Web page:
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Yet Another Student Excluded From Yearbook?

By Christopher Coble, Esq. on June 03, 2015 | Last updated on March 21, 2019

It seems like nearly every year, a school foolishly decides to exclude a student from the yearbook, not because of any horrific criminal activity, but because of her choice of clothing.

This year, Lincoln High School, in Stockton, California, excluded Crystal Cumplido's senior portrait from the yearbook because she wore a tuxedo instead of the low cut shoulder bearing drape required for girls. But not only was her picture excluded, no mention of Cumplido could be found in the yearbook, not even in the index.

When will schools learn?

The Law

Excluding a student from a yearbook may sound harmless, but schools should realize that they may be breaking some laws.

Title IX of the Civil Rights Act

The Civil Rights Act protects minorities from discrimination in employment, housing, and education. More specifically, Title IX of the Act states, "No person in the United States shall, on the basis of sex, be excluded from participation in, be denied the benefits of, or be subjected to discrimination under any education program or activity receiving federal financial assistance.

While Title IX is more often applied in the context of sports, it can apply to other school activities, including being in the school yearbook. Lincoln High School excluded Cumplido from the yearbook specifically because of her gender and her non-compliance with gender stereotypes.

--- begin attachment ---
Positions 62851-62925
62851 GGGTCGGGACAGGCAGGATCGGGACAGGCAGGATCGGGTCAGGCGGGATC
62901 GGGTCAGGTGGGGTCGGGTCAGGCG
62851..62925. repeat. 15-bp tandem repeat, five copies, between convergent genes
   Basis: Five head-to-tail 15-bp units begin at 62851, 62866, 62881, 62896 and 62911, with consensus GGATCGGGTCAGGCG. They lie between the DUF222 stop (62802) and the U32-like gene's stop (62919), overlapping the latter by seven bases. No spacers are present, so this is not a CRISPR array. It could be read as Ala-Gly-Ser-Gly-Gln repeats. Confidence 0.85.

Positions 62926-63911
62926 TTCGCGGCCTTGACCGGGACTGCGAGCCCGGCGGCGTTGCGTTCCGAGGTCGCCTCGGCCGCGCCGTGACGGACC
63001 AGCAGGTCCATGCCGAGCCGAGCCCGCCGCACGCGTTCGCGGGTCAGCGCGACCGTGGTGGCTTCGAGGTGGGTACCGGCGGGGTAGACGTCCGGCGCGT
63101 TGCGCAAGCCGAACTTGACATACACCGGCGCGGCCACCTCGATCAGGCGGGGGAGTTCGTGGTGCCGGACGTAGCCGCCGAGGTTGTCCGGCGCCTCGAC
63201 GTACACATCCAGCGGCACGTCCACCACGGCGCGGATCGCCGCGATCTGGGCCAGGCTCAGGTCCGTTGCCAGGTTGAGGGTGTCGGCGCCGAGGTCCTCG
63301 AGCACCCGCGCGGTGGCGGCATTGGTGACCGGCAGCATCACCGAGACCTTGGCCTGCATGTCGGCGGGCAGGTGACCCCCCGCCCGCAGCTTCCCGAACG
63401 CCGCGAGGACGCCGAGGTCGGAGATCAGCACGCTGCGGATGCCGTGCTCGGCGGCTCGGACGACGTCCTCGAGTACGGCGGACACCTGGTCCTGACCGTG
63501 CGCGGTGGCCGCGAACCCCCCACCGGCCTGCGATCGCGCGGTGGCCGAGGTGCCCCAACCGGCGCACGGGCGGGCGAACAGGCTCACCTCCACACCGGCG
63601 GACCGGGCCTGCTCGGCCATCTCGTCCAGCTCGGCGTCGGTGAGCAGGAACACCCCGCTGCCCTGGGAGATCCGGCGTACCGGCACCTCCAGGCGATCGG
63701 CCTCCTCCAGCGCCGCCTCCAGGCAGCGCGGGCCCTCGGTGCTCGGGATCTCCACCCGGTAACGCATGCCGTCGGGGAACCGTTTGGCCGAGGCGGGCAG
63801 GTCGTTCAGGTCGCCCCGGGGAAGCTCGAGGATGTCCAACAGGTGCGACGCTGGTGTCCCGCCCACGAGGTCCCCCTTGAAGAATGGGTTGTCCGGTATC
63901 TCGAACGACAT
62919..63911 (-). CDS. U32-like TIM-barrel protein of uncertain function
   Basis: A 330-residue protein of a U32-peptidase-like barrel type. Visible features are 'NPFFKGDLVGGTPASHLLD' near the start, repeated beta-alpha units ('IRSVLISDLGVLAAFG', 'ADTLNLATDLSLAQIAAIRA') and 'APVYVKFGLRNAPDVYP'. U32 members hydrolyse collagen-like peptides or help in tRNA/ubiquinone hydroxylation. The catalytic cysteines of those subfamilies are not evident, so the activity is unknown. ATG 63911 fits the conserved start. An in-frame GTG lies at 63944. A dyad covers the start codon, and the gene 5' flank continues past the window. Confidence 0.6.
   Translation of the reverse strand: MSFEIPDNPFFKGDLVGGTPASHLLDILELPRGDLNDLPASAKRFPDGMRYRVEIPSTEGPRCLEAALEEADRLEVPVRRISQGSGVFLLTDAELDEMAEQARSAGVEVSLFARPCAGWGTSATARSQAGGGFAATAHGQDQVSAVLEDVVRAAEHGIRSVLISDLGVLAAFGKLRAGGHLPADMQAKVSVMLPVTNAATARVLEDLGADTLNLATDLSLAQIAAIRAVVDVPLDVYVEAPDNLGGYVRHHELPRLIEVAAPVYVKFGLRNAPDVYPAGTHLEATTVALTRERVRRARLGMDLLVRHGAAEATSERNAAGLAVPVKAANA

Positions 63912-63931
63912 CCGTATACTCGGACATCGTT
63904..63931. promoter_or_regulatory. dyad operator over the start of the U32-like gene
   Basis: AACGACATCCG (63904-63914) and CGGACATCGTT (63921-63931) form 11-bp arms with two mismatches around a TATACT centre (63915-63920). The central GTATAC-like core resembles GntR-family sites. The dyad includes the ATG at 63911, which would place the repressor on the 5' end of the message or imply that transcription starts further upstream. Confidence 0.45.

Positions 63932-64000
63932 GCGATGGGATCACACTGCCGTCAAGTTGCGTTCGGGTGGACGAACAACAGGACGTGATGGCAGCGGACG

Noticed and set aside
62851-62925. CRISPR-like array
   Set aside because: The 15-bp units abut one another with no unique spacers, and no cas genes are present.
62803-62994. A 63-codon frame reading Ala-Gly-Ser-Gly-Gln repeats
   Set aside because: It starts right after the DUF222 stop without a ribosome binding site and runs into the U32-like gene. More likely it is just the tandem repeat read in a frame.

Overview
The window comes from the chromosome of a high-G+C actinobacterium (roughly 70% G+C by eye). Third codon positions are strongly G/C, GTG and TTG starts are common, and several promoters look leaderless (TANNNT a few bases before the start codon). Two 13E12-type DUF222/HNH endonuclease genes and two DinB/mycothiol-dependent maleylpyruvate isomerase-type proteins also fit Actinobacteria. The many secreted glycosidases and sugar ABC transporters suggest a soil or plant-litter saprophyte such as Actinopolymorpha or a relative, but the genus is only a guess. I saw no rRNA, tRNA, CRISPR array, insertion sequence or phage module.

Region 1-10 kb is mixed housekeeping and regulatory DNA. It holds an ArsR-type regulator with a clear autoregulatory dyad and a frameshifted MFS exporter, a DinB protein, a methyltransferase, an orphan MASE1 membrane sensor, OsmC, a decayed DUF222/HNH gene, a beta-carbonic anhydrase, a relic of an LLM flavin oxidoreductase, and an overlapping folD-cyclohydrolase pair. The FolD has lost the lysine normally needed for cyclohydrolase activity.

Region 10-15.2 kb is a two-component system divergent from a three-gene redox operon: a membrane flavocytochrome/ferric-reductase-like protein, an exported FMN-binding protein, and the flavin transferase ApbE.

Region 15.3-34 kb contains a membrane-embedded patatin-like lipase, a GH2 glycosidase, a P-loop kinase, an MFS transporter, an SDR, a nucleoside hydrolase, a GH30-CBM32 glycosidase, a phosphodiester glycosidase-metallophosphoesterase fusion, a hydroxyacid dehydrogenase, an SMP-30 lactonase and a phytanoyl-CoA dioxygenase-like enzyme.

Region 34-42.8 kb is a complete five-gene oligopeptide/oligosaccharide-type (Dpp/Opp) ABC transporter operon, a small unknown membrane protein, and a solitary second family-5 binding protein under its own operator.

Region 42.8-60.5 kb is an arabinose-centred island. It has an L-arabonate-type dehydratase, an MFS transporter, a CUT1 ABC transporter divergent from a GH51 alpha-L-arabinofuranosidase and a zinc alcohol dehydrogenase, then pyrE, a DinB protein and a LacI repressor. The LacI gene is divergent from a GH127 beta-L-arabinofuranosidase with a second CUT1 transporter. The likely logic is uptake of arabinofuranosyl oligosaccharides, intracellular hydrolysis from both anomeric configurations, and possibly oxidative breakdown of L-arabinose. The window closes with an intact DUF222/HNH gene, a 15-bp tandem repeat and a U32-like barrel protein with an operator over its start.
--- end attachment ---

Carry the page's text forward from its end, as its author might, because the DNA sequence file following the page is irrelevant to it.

State Laws

Many states have laws that prohibit discrimination based upon gender identity and expression.

California's Gender Nondiscrimination Act clarified existing non-discrimination law to include prohibiting discrimination based on gender identity and expression. For example, under the law, employers are allowed to implement separate dress codes for men and women. However, the employer must allow the employee to wear the uniform that corresponds with that person's gender identity.

So, while Lincoln High School is allowed to require tuxes for boys and drapes for girls, they could not discriminate against Cumplido for wanting to wear the tux.

Even though Lincoln High School should not have excluded Cumplido in the first place, it is great to hear that the District's Superintendent recognizes the school's mistake and is offering to republish all of the school's yearbooks to include Cumplido and her tux.

If you have been discriminated against because of your gender identity, consult with an experienced discrimination lawyer for help.

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